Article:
Animal Housing, Bird Life, Fencing, Rehabilitation, Working Animals — by Craig Mackintosh PRI Editor
Almost everyone who is exposed to permaculture concepts has seen the above graphic (from Bill Mollison’s Introduction to Permaculture). It’s a great way to get people thinking about how to create whole, functional systems that use different elements (like a chicken) in combination with other elements (like those found in your garden), to save labour and increase productivity. It is for many an eye-opening concept, but one that is quickly grasped, and one that encourages observation on the products and behaviours of many other elements — be they ‘animal, vegetable or mineral’.
It’s a great lead-in to permaculture thinking.
The gentleman in the video below well exemplifies this thinking. He clearly knows how to ‘manage’ his little chicken workforce. He knows what they love to do, and he knows they’ll charge him little to nothing for it. He recognises that to get the most out of the chicken, can also mean giving most to the chicken. This is a typical permaculture win-win.Comments (3)
Aid Projects, Community Projects, Economics, Society, Urban Projects, peak oil — by Andrew Willner May 9, 2013
We live in dangerous times, when economic collapse, climate chaos, and peak oil threaten the foundations of society, abundance, and all we hold dear. “Business as usual” will no longer suffice, because that way leads to certain pain, peril and impoverishment.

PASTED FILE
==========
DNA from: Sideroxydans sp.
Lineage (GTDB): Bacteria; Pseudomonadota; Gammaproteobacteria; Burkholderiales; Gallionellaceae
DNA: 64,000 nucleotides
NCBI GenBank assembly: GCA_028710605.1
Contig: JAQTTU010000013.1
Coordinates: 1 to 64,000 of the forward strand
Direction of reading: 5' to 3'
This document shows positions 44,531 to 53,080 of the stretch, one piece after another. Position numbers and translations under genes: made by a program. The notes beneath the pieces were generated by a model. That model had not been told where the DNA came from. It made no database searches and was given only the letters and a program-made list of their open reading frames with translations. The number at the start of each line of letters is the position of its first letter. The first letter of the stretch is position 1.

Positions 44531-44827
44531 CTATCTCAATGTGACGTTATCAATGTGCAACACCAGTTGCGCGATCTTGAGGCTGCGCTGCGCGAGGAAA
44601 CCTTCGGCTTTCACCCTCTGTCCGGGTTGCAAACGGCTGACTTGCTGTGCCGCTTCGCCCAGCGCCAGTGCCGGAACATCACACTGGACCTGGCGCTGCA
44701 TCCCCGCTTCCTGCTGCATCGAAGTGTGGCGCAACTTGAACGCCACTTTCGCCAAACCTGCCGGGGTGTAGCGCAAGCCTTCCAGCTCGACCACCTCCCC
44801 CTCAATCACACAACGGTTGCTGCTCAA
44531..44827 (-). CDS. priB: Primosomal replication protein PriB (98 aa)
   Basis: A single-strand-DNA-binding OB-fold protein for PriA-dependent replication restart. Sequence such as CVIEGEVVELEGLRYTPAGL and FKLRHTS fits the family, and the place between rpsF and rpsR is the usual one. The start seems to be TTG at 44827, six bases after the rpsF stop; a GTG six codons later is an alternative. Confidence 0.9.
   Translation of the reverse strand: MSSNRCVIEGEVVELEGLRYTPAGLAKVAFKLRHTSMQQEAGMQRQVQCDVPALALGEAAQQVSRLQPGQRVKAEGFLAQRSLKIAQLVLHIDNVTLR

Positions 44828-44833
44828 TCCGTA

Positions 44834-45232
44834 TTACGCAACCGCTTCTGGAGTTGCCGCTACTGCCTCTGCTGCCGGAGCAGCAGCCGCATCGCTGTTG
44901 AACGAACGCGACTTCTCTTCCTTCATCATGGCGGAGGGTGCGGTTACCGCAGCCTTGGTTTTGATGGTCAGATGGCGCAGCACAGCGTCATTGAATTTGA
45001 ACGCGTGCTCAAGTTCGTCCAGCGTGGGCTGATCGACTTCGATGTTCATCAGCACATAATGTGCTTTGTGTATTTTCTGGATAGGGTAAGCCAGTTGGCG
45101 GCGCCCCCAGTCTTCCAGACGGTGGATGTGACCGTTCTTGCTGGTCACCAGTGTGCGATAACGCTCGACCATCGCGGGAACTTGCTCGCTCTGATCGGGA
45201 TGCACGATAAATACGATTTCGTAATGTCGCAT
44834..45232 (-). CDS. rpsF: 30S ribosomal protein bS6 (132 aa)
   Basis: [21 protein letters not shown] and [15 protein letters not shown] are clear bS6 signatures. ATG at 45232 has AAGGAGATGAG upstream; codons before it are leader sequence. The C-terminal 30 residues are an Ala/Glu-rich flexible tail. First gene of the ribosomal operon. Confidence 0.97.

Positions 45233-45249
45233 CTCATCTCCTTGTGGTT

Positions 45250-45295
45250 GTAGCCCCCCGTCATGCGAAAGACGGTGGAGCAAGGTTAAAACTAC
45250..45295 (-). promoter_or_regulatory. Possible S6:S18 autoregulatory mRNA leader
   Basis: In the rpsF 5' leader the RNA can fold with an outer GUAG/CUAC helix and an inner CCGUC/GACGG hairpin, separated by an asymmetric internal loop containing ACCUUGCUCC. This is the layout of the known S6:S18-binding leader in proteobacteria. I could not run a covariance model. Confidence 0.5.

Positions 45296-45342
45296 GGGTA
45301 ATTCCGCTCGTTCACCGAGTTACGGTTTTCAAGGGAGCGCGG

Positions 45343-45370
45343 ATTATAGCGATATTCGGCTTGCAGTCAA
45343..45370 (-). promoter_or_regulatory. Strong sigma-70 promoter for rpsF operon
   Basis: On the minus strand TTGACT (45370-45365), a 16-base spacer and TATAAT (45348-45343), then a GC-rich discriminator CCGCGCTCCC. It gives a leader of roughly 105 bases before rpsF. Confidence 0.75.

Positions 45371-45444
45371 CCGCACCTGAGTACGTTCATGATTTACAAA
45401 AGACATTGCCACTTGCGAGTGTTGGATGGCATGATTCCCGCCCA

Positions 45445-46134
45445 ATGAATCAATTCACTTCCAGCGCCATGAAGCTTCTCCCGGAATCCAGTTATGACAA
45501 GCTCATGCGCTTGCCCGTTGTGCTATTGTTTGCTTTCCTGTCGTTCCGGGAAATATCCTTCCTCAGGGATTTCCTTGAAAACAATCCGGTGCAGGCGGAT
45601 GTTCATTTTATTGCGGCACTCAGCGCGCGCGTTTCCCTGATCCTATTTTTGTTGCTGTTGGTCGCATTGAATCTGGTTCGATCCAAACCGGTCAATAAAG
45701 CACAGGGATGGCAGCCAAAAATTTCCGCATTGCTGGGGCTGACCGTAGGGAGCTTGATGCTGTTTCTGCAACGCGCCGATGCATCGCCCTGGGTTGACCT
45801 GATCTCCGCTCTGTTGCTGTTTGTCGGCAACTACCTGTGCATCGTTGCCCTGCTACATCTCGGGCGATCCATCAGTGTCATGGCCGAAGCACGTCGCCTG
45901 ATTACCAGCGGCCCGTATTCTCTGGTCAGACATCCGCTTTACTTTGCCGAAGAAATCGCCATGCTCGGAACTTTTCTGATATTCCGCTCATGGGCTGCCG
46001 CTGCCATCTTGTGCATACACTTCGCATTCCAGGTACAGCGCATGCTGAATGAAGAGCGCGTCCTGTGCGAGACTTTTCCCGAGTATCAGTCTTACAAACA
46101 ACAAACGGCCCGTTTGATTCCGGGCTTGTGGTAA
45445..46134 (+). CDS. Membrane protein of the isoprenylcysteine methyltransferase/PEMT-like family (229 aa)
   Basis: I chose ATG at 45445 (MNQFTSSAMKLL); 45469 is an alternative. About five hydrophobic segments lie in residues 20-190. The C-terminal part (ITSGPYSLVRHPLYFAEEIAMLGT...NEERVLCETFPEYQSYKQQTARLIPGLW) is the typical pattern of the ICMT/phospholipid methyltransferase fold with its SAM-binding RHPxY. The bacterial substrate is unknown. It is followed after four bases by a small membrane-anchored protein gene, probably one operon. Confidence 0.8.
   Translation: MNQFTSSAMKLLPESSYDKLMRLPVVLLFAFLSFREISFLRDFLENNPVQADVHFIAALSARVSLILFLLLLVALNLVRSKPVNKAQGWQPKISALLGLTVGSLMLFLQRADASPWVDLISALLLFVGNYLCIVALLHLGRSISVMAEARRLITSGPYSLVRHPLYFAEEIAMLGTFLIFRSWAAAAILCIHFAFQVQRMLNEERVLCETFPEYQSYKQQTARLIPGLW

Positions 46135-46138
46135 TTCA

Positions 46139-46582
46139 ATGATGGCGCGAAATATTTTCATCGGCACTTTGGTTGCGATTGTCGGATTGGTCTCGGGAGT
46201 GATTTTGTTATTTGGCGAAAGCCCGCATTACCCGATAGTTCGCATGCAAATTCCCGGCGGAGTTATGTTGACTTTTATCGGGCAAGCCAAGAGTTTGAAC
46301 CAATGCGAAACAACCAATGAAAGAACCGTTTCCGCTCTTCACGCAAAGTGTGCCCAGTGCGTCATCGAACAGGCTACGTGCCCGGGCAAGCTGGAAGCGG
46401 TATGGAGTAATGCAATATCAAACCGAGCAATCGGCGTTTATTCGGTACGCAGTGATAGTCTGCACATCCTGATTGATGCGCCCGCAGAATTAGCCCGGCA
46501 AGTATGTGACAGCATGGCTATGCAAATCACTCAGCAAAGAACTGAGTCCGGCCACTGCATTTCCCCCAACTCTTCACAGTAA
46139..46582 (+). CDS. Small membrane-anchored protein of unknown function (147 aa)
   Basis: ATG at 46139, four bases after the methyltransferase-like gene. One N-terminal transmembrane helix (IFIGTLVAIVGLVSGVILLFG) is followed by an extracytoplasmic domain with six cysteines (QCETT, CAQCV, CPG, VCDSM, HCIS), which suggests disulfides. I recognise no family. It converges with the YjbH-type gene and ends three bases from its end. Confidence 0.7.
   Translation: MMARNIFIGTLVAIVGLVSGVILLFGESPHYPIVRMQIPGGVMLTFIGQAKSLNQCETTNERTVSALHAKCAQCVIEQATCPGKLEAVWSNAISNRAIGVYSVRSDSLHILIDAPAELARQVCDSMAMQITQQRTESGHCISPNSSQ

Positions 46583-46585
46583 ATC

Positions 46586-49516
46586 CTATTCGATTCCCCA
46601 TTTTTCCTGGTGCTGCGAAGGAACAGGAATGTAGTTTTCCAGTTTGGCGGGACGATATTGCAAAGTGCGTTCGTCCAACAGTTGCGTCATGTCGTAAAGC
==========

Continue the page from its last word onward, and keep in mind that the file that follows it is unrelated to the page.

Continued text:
Unspeakable acts of violence like the slaughter at the Sandy Hook school or the Boston Marathon bombing; natural disasters like Katrina and Sandy; economic uncertainty; technical failure; “peak everything;” and climate change can offer opportunities for either despair and disengagement or innovative collaboration. In the aftermath of such disasters communities often experience a surge of purposefulness to deal with the crisis. As a result, there is a need for better understanding of the specific and general resilience of communities, ecosystems, organizations, and institutions to cope with change.Comments (0)
Aid Projects, Community Projects, Demonstration Sites, Education Centres, Urban Projects — by Eric Seider